Edinburgh’s Collective gallery kindly hosted one of our Digesting Politics meals, which rounded off their summer school, Ground Meets Horizon. The full reading list for the summer school is here.

The five day summer school and its guest speakers, including Angela McRobbie and Emma Hedditch, explored the role of art, artists and institutions within political action and activism, and the tensions and possibilities within this.

We held a workshop before the meal in which we read a text by Beatrice Warde, which explores the power of the printed word and written text as opposed to the loudspeaker. Then we read and dissected the day’s newspapers, discussing how to think critically about the news and how we might be able to challenge how we are presented with it, or interact with those who create it. Keep it Complex presented who owns and runs the newspapers, and introduced some prominent journalists. With the students, we took the newspapers apart, and the students shared opinions on stories they found pertinent.

Then we all made salad together!

For the first time, we used our new stickers, designed to eliminate awkwardness, which read:  “feel free to talk to me”,  “I don’t want to talk right now”, and “I’m fine, even though I’m not talking or smiling”.

The leftovers were kindly taken by the Edinburgh Student Housing Co-operative.


Keep It Complex added a sprinkle of politics to MIMA’s weekly community lunches on 14/12/2017.

We brought cupcakes with the faces of local politicians, MPs, MEPs, councillors, the police and crime commissioner and the Mayor.

We also gave people pre-digested political opinions: short sentences and words about art and politics, which people took out of a lucky dip bucket. The challenge was to smoothly sneak in your sentence during your lunch time conversation.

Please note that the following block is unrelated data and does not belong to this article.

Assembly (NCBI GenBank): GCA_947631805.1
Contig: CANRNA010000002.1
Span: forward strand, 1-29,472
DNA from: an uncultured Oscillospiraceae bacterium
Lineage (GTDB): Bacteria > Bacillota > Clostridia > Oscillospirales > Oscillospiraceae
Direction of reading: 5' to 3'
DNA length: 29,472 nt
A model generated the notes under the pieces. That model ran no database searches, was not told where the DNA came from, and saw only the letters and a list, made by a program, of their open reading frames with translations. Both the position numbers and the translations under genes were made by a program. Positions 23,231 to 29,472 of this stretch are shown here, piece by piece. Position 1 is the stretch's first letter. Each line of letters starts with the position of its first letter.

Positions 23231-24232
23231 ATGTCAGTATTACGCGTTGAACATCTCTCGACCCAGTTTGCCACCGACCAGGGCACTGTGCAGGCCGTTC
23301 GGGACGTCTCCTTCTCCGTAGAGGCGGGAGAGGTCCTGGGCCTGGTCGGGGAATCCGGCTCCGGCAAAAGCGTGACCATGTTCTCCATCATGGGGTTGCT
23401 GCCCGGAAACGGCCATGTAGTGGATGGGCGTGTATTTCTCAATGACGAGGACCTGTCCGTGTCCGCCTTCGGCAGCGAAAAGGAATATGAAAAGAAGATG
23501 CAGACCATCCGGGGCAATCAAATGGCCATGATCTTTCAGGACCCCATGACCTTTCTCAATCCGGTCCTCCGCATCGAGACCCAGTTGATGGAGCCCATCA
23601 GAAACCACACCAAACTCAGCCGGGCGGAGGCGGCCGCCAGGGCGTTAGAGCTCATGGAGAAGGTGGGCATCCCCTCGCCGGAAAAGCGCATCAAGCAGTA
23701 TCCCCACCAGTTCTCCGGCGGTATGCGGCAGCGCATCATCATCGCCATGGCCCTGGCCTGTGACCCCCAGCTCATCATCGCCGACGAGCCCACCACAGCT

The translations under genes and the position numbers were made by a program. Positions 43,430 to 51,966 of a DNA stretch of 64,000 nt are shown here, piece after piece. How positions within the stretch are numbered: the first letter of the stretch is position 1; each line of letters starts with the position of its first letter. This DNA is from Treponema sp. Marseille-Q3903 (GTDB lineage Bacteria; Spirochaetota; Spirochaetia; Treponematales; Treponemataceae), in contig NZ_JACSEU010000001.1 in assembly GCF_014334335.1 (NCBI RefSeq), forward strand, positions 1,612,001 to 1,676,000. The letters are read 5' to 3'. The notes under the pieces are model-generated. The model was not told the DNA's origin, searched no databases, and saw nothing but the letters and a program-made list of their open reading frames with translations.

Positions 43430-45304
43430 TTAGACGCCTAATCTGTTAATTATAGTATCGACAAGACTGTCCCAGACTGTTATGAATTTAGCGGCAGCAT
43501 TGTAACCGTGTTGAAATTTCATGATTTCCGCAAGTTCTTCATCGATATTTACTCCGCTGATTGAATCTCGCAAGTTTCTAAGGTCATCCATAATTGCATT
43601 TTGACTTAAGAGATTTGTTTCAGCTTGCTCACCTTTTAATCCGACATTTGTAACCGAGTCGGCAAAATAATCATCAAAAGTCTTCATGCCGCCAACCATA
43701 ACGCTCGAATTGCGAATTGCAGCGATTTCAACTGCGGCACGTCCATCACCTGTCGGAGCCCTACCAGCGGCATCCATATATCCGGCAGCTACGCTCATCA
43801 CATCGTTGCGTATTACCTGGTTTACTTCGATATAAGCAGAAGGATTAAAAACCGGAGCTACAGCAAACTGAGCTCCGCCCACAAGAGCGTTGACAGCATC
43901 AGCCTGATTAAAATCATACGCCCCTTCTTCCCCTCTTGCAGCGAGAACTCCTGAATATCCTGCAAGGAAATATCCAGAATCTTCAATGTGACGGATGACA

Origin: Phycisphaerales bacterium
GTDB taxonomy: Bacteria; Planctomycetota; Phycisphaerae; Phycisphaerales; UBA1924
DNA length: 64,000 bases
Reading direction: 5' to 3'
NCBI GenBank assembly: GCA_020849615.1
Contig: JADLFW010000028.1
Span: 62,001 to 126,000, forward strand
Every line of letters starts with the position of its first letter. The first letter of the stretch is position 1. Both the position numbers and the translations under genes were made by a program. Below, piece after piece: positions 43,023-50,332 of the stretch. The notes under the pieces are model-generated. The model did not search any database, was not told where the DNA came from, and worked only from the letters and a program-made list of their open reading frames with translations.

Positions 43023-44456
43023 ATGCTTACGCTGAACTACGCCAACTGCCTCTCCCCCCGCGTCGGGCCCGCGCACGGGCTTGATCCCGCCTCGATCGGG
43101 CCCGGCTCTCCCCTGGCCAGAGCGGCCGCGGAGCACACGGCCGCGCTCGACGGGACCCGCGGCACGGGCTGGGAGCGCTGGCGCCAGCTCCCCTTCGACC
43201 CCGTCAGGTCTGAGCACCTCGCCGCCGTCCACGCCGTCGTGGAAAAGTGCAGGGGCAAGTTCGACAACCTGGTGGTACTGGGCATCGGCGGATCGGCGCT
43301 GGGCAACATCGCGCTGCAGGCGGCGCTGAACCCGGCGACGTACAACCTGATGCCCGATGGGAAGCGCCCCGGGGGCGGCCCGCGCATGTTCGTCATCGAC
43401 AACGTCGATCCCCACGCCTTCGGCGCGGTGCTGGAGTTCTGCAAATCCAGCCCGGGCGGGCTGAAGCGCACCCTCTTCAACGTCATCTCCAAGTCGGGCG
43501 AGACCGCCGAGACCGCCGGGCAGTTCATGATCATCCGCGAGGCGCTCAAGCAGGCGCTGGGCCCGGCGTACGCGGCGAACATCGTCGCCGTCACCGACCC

Here are some of the words we prepared AND some of the words we heard during the community lunch.

We won’t tell you which is which – you’ll have to guess. Send us your answers: [email protected] and if you get 90% right, we’ll post you a Michael Gove cupcake.

“I once met Theresa May.”

“It always rains in Middlesbrough.”

“The NHS is the best health service in the world.”

“Let’s work the queue.”

“I love coming here, because the food is so good.”

“We make food for our constituents.”

“Well, I fancy being Prime Minister, I’d tell all them foreigners to leave.”

“You should go on a cruise, it’s great.”

“No deal is better than a bad deal.”

“What is useful art?”

“I don’t read the news”

“I’m not going to eat that Boris Johnson!”

“I’ll maybe come back and look at the art.”

“What’s the single market? Can you explain this to me?”

“Who is the Mayor of Middlesbrough?”

“Different strokes for different folks”

“Are you from South Africa?”

“Strong and stable”

“Usually all the food is gone at 20 past 1.”

“I’ve never voted in my life.”

“This useful art thing is just rubbish. They’re scared of art.”

“People here don’t feel comfortable talking about politics.”

“My English isn’t so great.”

“Is this a raffle ticket?”

“This might be the only day that people have somewhere to go to.”

“I’m sorry, but I have to disagree with you.”

“Jeremy Corbyn should shave.”

“The pound is worthless now.”

“I don’t fancy going to Germany, its just too dull.”

“I often get into arguments on social media.”

“Ah there’ll always be people you don’t see eye to eye with, you just give them a white berth.”

“I’m going to the weaving later and then to the cinema. It’s brilliant.”

“Brexit means Brexit”


Keep it complex headed up to Birmingham to have some tea and Teressa May cake at Grand Union. Our local supermarket had refused to print Teressa May on a Cake, we’re not sure why, something about not being able to print people they recognize. So we sent a photo of Teresa eating to Dave at Eat My Face, and made some great Teresa May cupcakes to get conversation started.

We took up some inspiring books about organizing with others, think like the Seeing Red catalogue about the feminist poster workshops, as well as some local and national newspapers. People looked at these when they didn’t feel like chatting.

Some people came to chat with Keep it Complex, others joined us after coming to see the current exhibition at Grand Union.

We talked about lots of things including development in Birmingham. One person came all the way from the countryside outside of Birmingham, he wanted to start a political utopia with a flat hierarchy. Someone else wanted to talk about policies at art organizations.

Grand Union also made us some cucumber sandwiches, they were great hosts.